Confession: I don’t ‘do’ mornings. When my kids were toddlers I taught them the number 8 on the clock – it’s an easy number to learn ( two circles). They would hop into bed next to me and ‘read’ (stack of books next to the bed) or chatter and snuggle. As soon as the number 8 clicked over, they would be all, ‘Mama! It’s number eight!’ And I’d rouse from my semi conscious state (you can never actually sleep when kids are awake) and it was ‘on’ for the day.
As they grew, I learnt to ‘do’ mornings and be places on time and I would be up early to help them transition from sleep and start the day calmly (mostly). It’s no fun starting the day stressed out because if mama is stressed, you can bet the kids will be too: not only are children like little mood barometers registering every bit of our own stress, but complying with an adult schedule, complete with blaring alarm and mayhem and disaster in the wider world (on television news – just leave it off!), as well as a chaotic household, can be so overwhelming that it is likely to affect your child’s learning and behaviour (think clingy/ whiny/ stroppy – and who can bear to face a day that starts like that?).
While we learn very quickly how helpful a calming bed-time routine is to encourage restful sleep, we don’t always consider that waking is also a major transition. And if we are staggering around in a morning stupor, struggling to get kids out the door, it could be the last thought in our minds to worry how the sensory experience of waking affects little ones. Yet, by creating a gentle beginning to the day, stress levels can plummet – for you and your child.
Mornings with a baby
If you only have one baby, especially if your baby is a newborn, please don’t feel pressured to implement a rigid routine. Your baby will develop a natural pattern of feeding and sleeping and it’s less stressful to create a rhythm around your baby’s needs than forcing him to feed or sleep to fit your schedule. I have visited distressed mums with babies just a few weeks old who are upset because their babies won’t wake up to start a routine on time, even when they have only been fed an hour or two earlier. If your baby is sleeping and you don’t need to care for other children or get anywhere on time, please be kind to yourself.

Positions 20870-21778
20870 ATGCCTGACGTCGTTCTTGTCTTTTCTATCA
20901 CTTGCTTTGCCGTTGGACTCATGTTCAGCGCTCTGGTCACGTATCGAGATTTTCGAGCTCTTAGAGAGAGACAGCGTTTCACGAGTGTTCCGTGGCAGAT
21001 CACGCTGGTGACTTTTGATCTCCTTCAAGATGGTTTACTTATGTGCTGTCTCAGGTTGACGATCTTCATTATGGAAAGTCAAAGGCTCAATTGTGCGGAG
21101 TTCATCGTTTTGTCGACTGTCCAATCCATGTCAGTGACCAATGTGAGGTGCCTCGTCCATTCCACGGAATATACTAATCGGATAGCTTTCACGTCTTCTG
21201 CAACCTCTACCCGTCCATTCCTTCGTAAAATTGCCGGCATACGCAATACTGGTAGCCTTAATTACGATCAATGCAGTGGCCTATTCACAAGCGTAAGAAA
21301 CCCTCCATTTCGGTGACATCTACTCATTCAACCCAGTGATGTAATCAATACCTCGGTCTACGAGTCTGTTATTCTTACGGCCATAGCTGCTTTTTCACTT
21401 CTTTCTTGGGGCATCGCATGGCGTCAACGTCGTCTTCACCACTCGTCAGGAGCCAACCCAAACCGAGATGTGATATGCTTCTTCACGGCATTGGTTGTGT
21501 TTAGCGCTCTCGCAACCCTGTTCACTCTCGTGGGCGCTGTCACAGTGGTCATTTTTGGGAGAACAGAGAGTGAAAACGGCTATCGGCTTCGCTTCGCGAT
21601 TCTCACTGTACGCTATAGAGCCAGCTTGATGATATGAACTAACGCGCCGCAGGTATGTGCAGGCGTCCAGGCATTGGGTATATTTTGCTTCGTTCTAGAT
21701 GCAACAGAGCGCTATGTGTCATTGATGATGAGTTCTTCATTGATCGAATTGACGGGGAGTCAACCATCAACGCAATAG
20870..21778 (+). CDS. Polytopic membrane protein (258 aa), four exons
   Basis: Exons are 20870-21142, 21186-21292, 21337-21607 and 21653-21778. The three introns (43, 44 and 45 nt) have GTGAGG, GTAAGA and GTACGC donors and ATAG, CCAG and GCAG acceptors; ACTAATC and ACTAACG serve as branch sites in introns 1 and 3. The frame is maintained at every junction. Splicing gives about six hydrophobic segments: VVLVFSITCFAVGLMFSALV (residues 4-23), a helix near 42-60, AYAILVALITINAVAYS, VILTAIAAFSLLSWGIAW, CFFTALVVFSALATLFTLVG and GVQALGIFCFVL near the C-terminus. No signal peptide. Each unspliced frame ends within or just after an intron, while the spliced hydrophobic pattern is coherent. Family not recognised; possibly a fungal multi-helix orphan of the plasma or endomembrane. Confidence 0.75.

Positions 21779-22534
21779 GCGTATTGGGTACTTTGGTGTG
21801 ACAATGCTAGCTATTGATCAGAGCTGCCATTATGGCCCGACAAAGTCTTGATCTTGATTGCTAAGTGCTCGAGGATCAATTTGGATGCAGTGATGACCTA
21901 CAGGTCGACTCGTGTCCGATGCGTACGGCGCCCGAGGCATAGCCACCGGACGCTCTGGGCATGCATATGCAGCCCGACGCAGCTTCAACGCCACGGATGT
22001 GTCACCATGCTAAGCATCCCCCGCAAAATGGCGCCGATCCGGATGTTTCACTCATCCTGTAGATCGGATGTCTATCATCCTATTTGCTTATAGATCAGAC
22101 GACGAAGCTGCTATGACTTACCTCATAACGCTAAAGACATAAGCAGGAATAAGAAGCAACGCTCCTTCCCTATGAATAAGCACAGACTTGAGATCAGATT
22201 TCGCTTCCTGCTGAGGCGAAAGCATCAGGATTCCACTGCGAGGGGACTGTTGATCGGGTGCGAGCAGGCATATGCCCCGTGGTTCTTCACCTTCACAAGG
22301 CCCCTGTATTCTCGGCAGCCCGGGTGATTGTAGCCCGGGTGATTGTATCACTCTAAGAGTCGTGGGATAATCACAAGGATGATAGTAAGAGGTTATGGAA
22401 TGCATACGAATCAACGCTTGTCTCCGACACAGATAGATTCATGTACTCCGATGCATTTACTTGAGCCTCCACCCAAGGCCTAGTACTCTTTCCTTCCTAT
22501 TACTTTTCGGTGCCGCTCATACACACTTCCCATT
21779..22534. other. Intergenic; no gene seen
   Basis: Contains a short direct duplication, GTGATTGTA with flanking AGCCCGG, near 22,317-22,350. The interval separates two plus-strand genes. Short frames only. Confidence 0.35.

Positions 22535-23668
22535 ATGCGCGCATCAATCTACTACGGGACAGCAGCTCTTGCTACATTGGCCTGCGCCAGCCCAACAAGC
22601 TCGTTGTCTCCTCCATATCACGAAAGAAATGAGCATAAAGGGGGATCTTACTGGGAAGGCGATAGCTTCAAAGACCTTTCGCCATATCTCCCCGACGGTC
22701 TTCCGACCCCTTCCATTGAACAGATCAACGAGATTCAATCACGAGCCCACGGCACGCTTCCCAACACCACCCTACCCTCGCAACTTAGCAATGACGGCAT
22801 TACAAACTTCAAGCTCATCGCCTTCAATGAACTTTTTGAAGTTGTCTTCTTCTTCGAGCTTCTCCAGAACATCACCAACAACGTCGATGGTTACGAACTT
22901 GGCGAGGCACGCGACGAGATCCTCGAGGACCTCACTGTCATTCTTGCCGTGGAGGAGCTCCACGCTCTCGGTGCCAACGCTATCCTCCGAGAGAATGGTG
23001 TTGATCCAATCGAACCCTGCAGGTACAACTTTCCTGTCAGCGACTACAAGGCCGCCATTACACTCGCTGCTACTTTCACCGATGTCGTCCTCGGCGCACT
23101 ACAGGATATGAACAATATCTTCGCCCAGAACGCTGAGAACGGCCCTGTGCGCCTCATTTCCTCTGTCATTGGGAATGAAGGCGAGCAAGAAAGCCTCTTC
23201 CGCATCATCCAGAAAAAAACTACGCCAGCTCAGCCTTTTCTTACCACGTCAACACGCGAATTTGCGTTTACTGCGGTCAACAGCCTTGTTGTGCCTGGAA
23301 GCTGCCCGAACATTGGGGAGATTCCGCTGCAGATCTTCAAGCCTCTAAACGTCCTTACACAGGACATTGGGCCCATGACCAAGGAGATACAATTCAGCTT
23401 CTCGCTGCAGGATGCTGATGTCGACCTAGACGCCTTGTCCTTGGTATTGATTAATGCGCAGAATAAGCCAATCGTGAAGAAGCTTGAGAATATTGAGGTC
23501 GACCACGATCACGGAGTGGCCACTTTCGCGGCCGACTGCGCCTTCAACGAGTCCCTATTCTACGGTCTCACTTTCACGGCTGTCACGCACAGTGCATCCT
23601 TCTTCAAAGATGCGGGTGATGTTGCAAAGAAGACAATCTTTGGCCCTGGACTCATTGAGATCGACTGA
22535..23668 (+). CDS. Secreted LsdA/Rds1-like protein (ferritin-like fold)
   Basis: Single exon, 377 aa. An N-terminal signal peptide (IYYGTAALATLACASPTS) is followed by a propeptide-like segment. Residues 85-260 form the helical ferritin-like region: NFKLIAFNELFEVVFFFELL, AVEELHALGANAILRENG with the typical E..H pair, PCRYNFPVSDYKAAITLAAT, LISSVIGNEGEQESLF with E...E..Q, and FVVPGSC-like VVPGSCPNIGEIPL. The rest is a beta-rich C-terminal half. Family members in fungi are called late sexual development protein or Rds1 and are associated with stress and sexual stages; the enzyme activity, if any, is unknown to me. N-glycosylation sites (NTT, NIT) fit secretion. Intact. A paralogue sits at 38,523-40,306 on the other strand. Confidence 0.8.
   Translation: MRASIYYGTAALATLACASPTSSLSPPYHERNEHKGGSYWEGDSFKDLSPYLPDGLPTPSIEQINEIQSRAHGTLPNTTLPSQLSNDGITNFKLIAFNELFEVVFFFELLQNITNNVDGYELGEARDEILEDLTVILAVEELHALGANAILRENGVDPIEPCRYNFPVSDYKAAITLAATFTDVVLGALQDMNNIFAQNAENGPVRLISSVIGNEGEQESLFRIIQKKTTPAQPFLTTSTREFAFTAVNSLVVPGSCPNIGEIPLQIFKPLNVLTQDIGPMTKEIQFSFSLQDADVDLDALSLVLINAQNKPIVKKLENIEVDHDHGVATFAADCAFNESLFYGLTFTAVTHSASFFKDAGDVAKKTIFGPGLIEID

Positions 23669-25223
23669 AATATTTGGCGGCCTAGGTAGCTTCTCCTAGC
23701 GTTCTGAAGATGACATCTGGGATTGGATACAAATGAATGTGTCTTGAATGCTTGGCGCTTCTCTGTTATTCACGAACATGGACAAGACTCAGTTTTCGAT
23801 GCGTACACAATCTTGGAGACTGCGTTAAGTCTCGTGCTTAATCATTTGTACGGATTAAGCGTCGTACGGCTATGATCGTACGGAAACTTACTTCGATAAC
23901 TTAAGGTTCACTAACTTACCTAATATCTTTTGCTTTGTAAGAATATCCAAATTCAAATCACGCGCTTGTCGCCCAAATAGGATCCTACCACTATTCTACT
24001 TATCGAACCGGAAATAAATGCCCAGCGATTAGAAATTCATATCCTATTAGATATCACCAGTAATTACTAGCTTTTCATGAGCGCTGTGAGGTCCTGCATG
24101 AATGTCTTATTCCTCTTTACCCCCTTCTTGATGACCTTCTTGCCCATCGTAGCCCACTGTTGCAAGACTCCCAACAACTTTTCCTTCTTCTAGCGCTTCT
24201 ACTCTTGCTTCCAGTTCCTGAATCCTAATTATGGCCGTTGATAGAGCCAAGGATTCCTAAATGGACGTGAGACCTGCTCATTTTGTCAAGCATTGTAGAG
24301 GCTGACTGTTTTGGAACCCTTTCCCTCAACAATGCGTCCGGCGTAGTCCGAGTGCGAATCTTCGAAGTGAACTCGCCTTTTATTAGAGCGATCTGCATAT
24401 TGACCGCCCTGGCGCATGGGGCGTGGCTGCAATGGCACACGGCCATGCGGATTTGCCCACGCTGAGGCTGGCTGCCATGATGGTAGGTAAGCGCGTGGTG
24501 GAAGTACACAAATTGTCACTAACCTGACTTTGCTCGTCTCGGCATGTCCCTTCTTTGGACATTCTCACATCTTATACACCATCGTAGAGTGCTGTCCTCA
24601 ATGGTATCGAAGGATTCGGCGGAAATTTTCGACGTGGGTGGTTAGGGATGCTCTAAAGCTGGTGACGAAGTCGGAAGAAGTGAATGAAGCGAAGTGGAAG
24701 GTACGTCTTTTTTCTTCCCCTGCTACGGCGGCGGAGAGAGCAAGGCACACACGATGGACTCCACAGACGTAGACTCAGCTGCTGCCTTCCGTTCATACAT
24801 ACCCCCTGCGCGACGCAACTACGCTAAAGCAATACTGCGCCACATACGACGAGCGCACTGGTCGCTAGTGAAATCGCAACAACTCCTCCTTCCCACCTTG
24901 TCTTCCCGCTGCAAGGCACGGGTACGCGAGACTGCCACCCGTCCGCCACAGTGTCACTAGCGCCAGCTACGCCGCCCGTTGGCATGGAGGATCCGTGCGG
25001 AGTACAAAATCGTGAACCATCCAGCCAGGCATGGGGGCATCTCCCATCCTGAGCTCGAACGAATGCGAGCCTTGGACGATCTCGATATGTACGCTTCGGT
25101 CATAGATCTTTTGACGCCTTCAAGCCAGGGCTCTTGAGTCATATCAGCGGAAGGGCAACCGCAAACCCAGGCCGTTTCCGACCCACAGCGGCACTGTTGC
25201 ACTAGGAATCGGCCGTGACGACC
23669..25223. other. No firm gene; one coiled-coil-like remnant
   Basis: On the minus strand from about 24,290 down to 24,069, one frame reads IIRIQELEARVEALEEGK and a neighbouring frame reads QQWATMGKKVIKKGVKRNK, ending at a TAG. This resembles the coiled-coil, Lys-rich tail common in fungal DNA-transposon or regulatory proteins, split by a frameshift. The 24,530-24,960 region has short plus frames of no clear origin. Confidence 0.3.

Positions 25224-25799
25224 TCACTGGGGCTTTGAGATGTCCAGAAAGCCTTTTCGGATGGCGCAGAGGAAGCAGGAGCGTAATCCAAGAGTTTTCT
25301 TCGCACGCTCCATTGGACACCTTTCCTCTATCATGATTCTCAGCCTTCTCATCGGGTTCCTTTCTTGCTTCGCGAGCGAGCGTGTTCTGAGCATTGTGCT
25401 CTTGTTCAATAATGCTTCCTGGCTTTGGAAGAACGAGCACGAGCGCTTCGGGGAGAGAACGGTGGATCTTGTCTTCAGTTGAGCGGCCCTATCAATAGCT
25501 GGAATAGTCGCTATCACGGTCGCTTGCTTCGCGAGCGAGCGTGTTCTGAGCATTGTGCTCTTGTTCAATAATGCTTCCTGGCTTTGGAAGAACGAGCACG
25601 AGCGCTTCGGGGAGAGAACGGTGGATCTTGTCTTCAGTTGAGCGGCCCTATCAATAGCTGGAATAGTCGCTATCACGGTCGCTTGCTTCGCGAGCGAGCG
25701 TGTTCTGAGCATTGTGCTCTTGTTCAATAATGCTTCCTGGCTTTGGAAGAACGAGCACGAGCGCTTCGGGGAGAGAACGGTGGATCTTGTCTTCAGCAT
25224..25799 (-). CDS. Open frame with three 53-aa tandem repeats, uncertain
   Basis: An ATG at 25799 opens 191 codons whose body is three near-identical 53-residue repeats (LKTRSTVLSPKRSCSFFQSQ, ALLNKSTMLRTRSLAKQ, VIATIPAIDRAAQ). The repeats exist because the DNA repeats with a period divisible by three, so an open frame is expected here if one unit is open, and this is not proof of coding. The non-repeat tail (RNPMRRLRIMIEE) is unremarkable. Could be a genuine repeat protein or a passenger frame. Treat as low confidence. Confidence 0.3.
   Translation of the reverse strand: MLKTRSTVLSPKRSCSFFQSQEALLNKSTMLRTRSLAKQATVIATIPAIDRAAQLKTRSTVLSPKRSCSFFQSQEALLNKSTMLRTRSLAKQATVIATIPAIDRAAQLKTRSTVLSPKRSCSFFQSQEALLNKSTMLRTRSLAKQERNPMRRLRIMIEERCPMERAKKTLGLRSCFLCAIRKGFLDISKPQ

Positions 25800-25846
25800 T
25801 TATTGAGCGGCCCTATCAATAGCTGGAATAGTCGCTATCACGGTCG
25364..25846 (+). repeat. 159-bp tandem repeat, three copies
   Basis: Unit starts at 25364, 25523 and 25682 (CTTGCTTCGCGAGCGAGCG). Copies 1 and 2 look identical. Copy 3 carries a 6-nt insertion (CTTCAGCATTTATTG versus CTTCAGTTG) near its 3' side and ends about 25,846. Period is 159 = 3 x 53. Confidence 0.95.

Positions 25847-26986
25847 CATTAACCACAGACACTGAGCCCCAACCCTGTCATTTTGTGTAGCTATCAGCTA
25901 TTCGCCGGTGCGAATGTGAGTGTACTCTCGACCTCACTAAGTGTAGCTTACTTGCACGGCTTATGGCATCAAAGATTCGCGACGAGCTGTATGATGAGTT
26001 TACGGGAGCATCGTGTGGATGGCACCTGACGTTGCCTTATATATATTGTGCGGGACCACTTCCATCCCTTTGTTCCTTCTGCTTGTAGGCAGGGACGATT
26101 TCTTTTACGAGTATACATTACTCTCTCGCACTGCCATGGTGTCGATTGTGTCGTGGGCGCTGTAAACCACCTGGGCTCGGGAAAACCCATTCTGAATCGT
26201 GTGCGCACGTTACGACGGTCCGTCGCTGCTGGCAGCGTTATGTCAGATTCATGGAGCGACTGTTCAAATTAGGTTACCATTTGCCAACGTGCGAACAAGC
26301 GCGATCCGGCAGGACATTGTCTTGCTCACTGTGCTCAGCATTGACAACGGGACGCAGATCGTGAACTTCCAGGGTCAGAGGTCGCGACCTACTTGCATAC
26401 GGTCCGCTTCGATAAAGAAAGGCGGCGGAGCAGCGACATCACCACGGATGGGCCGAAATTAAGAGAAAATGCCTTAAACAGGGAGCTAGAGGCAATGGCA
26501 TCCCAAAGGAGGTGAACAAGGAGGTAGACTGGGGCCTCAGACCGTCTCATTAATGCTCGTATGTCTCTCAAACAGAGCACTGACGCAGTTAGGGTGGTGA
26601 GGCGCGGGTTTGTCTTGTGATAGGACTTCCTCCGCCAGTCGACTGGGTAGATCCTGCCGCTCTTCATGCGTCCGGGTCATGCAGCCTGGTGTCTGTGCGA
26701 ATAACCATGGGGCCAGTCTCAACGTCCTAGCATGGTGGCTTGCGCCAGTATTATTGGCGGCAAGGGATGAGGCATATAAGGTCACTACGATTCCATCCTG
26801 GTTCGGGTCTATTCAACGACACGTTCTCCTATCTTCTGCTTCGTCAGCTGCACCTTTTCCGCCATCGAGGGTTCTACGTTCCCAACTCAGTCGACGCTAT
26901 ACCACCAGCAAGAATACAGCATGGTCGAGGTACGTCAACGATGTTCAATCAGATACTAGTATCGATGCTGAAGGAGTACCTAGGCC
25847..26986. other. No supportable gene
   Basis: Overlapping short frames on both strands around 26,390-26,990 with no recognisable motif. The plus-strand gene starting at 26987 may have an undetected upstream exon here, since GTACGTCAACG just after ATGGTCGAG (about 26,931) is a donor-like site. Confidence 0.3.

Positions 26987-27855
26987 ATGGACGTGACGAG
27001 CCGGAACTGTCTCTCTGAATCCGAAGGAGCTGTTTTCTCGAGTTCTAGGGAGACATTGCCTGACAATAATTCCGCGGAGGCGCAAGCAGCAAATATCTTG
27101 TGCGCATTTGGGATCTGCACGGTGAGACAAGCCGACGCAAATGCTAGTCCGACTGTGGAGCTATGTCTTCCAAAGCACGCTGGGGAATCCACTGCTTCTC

You can enjoy some extra rest and start your day when your baby wakes or you can get a head start on your day while your baby sleeps. For instance, you can enjoy an uninterrupted shower and breakfast, do a few chores, or prepare dinner and start your slow cooker to avoid late afternoon arsenic hour with an unsettled baby as you wonder what’s for dinner, whether you are based at home or you have returned to a workplace. If you have a baby and older children, it can be easier to wear your baby in a carrier or wrap as you make breakfast and help bigger kids get ready for the day, especially if they have to get to kinder or school.